Best of the West: Emergence of autonomous vehicles; wildfire’s effect on snowpack; world’s largest firework

The Western Governors' Association keeps you updated on the news of the West. Here are the top stories for the week starting Feb. 10, 2020. Photo courtesy of Nuro Inc.

A variety of autonomous vehicle startups are working to make driverless cars a reality in the West.

Based in Mountain View, California, privately held robotics company Nuro Inc. recently received approval to deploy 5,000 low-speed electric vehicles in Houston, Texas over the course of the next two years, according to Reuters. The vehicles, which lack human control mechanisms like a steering wheel, will deliver goods such as groceries or pizza as part of a partnership with companies including Walmart Inc. and Domino’s Pizza.

Nuro’s federal green light from the National Highway Traffic Safety Administration , a culmination of a three-year dialogue, marks the first time the agency “approved a petition to allow deployment of automated driving systems without meeting all existing U.S. auto safety standards,” Reuters reports. Automakers are normally required to comply with approximately 75 different criteria, but since Nuro’s vehicles will not be operated by human drivers, regulators allowed features such as windshields and rearview mirrors to be omitted.

This compromise, according to Governing Magazine, has sparked a broader federal conversation around the need for updated autonomous vehicle regulations, a topic that has remained largely undiscussed since a 2018 bill died in the Senate.

In Arizona, another startup is also making inroads into the driverless car sector. Waymo, which began as Google’s autonomous vehicle project in 2009, will start delivering parcels in Phoenix for shipping and logistics company UPS, according to Tech Crunch. For now, Waymo says that these deliveries will only be made from UPS storefronts to sorting facilities for processing, and not to customers’ homes. Furthermore, the vehicles will include a trained employee who will help monitor operations. 

Solving Rural Issues: Reps. Caroline Nilsson Troy and Sally Toone are working together in Idaho on a bipartisan political collaboration called the Farm, Ranch and Timber Issues Caucus, intended to foster cooperation on issues pertaining to rural life. According to the Bonner County Daily Bee, Troy and Toone “envision the caucus not as a lobbying group, but rather an opportunity to share information and perspectives between rural and urban legislators.” On Feb. 3, the Caucus held its inaugural meeting, attended by around two dozen lawmakers from both chambers of the state’s legislature. Going forward, Troy and Toone are optimistic that the Caucus will build on its initial success and continue to grow.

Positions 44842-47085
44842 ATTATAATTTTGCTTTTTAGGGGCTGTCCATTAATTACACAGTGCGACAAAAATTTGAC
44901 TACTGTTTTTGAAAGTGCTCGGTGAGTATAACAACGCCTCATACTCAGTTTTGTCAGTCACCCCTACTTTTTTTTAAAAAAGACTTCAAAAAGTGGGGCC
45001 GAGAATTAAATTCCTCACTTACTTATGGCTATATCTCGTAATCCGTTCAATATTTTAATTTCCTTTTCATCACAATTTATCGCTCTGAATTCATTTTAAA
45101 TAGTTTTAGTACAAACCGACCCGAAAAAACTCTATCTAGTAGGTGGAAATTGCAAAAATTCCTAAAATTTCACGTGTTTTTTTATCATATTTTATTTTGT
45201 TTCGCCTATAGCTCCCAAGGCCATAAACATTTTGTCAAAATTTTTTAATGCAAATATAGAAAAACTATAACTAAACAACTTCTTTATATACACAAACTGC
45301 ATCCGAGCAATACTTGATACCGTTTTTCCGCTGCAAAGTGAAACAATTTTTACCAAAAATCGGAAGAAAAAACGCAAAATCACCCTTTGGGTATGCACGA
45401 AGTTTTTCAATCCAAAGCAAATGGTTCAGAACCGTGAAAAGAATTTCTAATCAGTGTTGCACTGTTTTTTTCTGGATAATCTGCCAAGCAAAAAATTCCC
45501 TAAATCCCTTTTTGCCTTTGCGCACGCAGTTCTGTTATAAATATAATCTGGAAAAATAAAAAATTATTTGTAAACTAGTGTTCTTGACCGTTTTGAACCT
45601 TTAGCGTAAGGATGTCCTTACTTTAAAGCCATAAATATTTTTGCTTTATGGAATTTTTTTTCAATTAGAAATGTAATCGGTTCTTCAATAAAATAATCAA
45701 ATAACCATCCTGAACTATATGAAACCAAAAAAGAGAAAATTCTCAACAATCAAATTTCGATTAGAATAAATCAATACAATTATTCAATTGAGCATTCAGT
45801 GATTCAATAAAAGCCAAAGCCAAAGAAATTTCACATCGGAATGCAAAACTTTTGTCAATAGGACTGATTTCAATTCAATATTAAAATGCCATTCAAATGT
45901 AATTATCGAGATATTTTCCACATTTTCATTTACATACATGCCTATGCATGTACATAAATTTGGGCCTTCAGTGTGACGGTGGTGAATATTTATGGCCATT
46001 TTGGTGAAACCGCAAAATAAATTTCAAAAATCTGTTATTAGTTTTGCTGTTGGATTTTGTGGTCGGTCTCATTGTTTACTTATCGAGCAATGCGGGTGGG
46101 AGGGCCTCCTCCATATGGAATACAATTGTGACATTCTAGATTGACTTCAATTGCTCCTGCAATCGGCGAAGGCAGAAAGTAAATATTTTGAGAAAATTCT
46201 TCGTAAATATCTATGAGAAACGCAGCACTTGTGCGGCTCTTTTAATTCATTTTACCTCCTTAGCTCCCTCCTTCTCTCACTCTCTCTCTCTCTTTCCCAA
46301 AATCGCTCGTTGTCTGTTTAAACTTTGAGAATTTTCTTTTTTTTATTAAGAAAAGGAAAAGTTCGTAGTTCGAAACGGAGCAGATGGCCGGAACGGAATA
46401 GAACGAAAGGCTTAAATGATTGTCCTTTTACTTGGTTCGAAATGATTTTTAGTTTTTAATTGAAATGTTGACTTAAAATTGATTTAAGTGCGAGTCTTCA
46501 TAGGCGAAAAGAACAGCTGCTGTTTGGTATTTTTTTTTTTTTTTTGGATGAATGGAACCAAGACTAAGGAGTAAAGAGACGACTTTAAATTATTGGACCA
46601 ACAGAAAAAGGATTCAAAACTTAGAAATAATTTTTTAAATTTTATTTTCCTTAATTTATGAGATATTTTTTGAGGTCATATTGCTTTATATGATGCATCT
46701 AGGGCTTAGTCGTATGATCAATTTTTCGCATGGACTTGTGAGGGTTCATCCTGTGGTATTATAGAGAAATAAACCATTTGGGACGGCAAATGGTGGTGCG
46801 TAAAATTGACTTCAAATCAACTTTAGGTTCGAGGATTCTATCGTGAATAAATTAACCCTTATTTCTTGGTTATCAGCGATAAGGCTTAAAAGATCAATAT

Wildfires and Snowpack: Experts from Brigham Young University recently uncovered a connection between wildfires and an increased level of snowpack, finding that the amount of water in Utah’s snow increased 15% for every 20% increase in burn severity, KSL reports. The researchers behind the report explained that this can either have a positive impact on the environment, providing the region with more water security, or a negative impact, leading to corrosion, nutrient loss and the potential for flooding. The determining factor, they explain, is the location of the fire in relation to how much direct sunlight it receives. In addition, the presence of dust and soot, which increase snowmelt rates, can also play a role in whether increased snowpack can lead to flooding in certain areas. 

Adaptive Skiing: Oregon Adaptive Sports (OAS), a nonprofit organization based in Bend, is helping skiers with disabilities enjoy the slopes of Mount Bachelor, regardless of any physical or cognitive hurdles they may face. Founded in 1996, OAS helps people of all ages and abilities enjoy a wide variety of outdoor activities, including horseback riding, kayaking and rock climbing, according to Oregon Public Broadcasting. Beyond providing its clients with specialized equipment, employees of OAS also provide one-on-one instruction, all the while fostering a sense of community and friendship amongst its participants. “At OAS everyone is included regardless of what their movements look like, regardless of what their speech is like, regardless of any perceived ability level,” said OAS’s Kellie Standish.

World’s Largest Firework: On Feb. 8, a four-person team, led by local fireworks enthusiast Tim Borden, launched a roughly 60-inch, 2,800-pound firework into the skies of Steamboat Springs, Colorado, breaking the previous world record of approximately 2,400 pounds. The feat represents a byproduct of seven years of work, during which Borden’s team created progressively larger fireworks, slowly inching towards their goal, New Scientist reports. For the record attempt, the shell casing – comprised of well over 5,000 feet of packaging tape – took around a month to build. When it came time to launch, an attendee from Guinness World Records watched their creation rise 2,000 feet into the air, confirming that the team had indeed secured a new record.

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